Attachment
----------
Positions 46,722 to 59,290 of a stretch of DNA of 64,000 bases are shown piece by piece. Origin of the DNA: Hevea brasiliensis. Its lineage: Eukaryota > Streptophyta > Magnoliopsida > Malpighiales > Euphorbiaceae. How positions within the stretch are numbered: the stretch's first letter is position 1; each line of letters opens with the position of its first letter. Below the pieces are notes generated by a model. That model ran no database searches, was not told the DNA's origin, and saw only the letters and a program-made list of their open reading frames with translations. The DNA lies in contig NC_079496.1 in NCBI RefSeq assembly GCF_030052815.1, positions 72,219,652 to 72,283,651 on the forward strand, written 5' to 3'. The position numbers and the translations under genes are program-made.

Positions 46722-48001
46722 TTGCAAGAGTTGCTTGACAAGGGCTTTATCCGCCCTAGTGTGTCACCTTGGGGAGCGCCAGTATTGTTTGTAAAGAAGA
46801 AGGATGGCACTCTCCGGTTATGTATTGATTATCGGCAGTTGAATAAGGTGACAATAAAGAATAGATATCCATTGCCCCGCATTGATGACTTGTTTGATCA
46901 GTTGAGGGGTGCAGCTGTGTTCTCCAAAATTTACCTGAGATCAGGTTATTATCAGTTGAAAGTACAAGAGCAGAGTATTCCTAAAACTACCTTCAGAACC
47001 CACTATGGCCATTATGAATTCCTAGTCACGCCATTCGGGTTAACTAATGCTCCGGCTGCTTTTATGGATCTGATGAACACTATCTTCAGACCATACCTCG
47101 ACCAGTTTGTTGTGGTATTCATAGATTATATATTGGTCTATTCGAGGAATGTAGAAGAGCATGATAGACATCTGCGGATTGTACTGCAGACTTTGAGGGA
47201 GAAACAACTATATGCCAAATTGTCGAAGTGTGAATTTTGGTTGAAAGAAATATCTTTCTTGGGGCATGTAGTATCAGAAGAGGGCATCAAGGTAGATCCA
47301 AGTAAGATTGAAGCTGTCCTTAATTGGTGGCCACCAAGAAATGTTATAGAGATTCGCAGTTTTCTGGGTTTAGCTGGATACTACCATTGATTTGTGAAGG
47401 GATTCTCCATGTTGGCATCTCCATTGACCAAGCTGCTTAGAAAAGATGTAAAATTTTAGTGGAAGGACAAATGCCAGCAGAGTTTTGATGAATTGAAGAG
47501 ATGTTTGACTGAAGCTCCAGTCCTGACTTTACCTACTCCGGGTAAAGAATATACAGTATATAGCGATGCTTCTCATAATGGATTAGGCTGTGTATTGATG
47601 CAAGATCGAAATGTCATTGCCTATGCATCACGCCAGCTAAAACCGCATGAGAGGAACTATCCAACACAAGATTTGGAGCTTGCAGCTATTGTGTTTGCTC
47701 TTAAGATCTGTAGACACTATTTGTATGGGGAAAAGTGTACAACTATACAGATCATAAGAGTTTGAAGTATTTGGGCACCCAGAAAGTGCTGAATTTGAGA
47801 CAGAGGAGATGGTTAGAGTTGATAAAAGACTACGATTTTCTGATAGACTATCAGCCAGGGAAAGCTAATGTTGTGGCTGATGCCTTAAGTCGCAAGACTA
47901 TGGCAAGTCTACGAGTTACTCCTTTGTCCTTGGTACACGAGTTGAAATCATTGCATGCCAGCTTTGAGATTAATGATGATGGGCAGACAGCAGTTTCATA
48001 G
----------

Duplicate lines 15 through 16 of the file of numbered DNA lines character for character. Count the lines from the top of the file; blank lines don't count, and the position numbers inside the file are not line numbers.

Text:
47901 TGGCAAGTCTACGAGTTACTCCTTTGTCCTTGGTACACGAGTTGAAATCATTGCATGCCAGCTTTGAGATTAATGATGATGGGCAGACAGCAGTTTCATA
48001 G